Tuesday, 27 July 2004

Reform wages war

Today’s issue of The Times has an article by Ruth Gledhill
Bishops face cash boycott for supporting gay priests which says in part:

Evangelicals in the Church of England are planning to boycott and withhold funds from bishops who support gay priests.

The plans, published yesterday, have been drawn up by Reform, the influential conservative evangelical grouping that represents up to a third of the 9,000 stipendiary clergy in the Established Church.

If the proposals are endorsed, as expected, at the Reform conference in October, evangelical parishes whose bishops support the liberal gay agenda will refuse to allow them into their churches to perform confirmations and other services. They will also channel funds away from the diocese and into Reform’s evangelical mission.

… The plans make clear the growing fears among evangelicals around the world that the Lambeth Commission, set up by Dr Williams to resolve the crisis, will fail adequately to discipline provinces such as the US and Canada, which have taken the lead on the gay issue.

I don’t understand the quoted figures, since clergy membership of Reform is generally held to be no more 5% of the total number of clergy.

There is also a squib about this in the Telegraph.

Again the “1700 members” number is quoted, but this is total membership claimed, and even if it were all clergy it would be nowhere near one third of the total.

The Reform press release is not yet on Reform’s own site, but can be read in full below the fold.


The present crisis in the Anglican Communion over whether or not to accept the Bible’s authority on matters of human sexuality now demands action in the Church of England, concludes a new paper from REFORM, the nationwide network of Anglican evangelicals.

The paper, written in preparation for its national conference in October, has been circulated to all 1700 members of REFORM today. It says that the same attitudes to the Bible that have caused splits in the Anglican Communion are now present within the Church of England. It argues that church unity must always be based on the Word of God – something the Church of England has always stood for. It therefore urges members to find out where their own bishops stand. If their bishops are unable to support the Bible’s teaching on human sexuality then parishes should act to express their ‘impaired communion’. In some cases this may involve churches changing the way they fund their own and others’ ministries, effectively by-passing their dioceses; refusing to invite their bishop to conduct confirmations; and seeking ‘oversight’ from other, biblically –faithful, bishops elsewhere in the Anglican Communion, as Primates from the Global South are already offering according to their Nassau Statement and submission to the Eames Commission.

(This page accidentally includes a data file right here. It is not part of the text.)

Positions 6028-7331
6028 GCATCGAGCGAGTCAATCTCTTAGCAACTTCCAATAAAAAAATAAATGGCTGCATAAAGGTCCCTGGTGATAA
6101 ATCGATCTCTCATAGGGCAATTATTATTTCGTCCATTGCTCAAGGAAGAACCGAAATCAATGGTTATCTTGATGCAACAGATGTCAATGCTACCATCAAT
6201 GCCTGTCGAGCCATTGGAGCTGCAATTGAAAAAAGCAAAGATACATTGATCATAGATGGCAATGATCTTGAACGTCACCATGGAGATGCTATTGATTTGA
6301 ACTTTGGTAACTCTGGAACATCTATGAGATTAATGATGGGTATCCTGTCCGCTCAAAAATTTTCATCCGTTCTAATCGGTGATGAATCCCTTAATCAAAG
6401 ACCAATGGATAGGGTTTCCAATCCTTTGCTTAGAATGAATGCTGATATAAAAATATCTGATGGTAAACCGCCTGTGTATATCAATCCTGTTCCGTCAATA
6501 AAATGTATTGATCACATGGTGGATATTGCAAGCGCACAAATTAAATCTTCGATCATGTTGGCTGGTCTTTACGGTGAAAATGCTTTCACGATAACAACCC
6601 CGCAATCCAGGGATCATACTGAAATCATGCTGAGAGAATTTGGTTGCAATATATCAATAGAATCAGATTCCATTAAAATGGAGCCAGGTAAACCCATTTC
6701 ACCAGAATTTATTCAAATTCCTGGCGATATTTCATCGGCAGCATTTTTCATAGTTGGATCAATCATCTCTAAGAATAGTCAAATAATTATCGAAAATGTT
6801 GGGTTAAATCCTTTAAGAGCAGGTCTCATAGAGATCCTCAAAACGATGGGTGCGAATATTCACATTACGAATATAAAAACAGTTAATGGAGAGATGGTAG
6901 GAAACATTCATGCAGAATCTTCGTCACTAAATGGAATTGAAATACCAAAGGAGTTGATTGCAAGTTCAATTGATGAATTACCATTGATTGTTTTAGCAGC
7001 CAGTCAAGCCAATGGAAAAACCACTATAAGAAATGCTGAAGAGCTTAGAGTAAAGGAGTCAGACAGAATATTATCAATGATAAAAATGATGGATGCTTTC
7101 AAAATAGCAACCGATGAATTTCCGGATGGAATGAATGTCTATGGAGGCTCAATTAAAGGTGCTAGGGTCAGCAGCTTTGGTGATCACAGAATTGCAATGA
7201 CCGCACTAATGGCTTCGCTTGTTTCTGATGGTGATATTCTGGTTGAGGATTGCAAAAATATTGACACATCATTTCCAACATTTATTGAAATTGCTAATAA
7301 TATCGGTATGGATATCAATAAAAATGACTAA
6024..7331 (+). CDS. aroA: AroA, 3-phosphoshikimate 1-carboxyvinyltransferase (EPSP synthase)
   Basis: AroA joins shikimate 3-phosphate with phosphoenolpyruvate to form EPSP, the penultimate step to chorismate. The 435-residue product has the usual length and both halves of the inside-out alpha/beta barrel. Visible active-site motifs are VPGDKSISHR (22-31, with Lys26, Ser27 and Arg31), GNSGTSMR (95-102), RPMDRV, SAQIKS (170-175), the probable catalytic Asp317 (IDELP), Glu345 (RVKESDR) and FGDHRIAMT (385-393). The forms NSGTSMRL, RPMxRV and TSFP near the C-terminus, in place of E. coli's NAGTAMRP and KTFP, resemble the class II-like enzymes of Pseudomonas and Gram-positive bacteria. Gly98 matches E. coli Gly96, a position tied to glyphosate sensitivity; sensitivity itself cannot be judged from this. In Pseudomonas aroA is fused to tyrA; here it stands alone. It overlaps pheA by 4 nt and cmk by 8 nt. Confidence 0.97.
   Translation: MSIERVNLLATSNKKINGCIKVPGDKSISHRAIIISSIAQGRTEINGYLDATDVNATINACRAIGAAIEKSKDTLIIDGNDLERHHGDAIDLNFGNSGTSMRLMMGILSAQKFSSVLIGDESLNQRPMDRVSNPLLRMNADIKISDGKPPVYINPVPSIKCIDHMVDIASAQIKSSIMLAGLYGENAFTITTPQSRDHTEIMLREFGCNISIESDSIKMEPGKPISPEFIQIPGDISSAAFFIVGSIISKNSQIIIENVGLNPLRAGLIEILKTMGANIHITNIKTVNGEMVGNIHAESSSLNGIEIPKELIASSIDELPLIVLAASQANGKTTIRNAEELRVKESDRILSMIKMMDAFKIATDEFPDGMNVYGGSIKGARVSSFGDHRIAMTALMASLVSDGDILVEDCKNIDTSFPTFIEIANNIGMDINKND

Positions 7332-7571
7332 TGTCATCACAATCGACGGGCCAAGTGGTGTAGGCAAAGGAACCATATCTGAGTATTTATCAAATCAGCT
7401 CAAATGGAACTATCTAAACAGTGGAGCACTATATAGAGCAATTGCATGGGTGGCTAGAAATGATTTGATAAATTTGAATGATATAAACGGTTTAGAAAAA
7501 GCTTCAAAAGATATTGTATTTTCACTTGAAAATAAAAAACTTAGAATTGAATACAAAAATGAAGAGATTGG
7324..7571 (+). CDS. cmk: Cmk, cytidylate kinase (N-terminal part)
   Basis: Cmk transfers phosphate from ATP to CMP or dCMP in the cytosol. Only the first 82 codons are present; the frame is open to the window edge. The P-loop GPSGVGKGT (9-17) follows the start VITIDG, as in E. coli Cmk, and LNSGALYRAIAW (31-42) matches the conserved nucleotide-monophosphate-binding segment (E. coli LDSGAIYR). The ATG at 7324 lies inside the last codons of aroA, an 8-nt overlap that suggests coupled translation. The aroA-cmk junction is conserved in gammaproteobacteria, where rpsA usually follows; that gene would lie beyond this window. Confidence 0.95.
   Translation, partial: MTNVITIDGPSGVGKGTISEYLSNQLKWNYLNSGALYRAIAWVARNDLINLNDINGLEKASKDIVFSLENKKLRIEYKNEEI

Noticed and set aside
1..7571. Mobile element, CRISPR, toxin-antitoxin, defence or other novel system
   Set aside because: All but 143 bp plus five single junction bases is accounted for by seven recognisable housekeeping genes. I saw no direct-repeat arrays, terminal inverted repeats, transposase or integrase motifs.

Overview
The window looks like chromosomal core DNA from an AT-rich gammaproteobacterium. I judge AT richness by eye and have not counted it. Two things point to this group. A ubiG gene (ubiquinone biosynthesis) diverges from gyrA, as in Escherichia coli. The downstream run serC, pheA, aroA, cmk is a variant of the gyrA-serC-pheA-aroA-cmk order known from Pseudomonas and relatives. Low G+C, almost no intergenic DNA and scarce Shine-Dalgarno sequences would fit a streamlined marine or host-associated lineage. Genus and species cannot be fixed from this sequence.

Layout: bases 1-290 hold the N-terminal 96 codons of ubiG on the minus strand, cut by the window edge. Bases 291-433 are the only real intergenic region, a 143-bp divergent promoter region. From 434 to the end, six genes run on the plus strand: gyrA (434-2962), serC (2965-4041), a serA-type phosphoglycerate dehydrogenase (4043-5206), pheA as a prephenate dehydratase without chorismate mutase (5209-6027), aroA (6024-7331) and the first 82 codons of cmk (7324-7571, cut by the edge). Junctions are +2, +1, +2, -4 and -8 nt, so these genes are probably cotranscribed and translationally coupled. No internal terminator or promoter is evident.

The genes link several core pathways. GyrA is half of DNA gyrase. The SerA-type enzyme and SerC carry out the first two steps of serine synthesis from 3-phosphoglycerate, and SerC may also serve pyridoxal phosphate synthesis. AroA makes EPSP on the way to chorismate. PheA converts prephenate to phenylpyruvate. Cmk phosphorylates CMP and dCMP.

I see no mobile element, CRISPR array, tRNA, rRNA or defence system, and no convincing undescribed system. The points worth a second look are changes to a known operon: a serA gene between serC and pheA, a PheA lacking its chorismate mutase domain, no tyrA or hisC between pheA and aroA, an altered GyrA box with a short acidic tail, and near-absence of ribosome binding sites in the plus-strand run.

The paper proposes that REFORM sets up a ‘Panel of Reference’ to act as a source of advice and support for churches in a state of ‘impaired communion’. The panel, made up of senior evangelical clergy, could also advise overseas bishops on the need for their involvement.

The paper is the result of months of consultation among evangelicals in the Church of England. Put together by a special working group of REFORM members, it has been extensively discussed at three regional conferences – in London, Sheffield and Exeter – during 2004. It will now be debated at the full national conference which takes place from 11th to 13th October.

Commenting on the paper, REFORM chairman David Banting said: “ We know that hopes for resolving the present crisis rest on the Eames Commission which will report the week after our conference. However, unless the Commission reaffirms our Anglican commitment to the Word of God by isolating the false teachers in the Episcopal Church of the USA and Canada, then the Anglican Communion will disintegrate. We cannot assume we are immune in the Church of England. Many of our bishops either endorse the liberal agenda or are allowing it to progress unchecked. We believe that evangelicals must act now to prevent disaster. We are not looking for uniformity – simply for all our members to take one step forward – whatever they judge that to be in their own dioceses; and we are hoping to set up instruments of support.

We are delighted that one of the leaders of the Anglican Primates of the Global South – Archbishop Greg Venables – is going to be with us at our conference in October and that we will also hear from Phillip Jensen, the Dean of Sydney Cathedral. We are looking forward to a conference that will help us set our sights on how to carry forward gospel work as Anglicans who wish to stay faithful to their Biblical heritage.”

Note To Editors

The full text of the paper ‘A way forward in the present crisis for the Church of England’ is attached to this press release. Further copies may be obtained from the REFORM office at PO Box 1183, Sheffield S10 3YA, or downloaded from the REFORM web site at www.reform.org.uk

For Further Information

David Banting (chairman): 01708 342080
Rod Thomas (press officer): 01752 402771(office) or 07906 331110 (mobile) END

Posted by Simon Sarmiento on Tuesday, 27 July 2004 at 8:57 PM GMT | TrackBack
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Categorised as: Church of England